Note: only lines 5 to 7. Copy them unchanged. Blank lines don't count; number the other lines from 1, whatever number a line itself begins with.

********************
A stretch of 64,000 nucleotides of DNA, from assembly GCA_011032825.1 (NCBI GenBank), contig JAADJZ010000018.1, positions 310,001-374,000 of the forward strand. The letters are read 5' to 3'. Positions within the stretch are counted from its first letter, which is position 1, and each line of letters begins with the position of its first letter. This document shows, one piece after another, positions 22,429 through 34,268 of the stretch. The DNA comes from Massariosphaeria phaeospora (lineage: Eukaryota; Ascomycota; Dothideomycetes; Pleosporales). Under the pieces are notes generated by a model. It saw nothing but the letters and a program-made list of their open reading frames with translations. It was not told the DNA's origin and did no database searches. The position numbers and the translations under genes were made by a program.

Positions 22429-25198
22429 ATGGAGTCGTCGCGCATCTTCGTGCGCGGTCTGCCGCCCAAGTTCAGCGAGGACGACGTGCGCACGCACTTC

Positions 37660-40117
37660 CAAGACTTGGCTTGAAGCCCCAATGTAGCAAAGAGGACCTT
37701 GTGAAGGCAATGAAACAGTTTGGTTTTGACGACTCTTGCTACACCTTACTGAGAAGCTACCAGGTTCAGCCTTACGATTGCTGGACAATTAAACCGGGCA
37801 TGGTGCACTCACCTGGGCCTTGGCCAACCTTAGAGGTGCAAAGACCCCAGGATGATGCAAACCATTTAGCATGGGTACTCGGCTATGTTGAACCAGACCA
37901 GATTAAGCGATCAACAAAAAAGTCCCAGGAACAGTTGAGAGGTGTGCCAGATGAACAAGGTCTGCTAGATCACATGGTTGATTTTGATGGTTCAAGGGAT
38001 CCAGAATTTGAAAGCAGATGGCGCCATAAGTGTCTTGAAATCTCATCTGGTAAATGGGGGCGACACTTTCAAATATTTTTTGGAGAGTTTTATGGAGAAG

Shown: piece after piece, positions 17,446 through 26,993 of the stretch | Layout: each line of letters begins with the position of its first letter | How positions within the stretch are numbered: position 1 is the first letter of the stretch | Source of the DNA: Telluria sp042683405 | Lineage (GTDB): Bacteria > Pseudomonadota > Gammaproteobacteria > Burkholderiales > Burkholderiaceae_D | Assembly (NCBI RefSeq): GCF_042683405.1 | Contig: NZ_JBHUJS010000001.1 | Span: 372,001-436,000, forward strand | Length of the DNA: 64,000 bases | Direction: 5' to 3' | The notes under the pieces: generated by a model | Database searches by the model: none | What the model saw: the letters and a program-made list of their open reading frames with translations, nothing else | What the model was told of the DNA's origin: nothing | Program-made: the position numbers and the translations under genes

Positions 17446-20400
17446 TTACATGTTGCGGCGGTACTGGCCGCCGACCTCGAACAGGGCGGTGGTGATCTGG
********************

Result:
37660 CAAGACTTGGCTTGAAGCCCCAATGTAGCAAAGAGGACCTT
37701 GTGAAGGCAATGAAACAGTTTGGTTTTGACGACTCTTGCTACACCTTACTGAGAAGCTACCAGGTTCAGCCTTACGATTGCTGGACAATTAAACCGGGCA
37801 TGGTGCACTCACCTGGGCCTTGGCCAACCTTAGAGGTGCAAAGACCCCAGGATGATGCAAACCATTTAGCATGGGTACTCGGCTATGTTGAACCAGACCA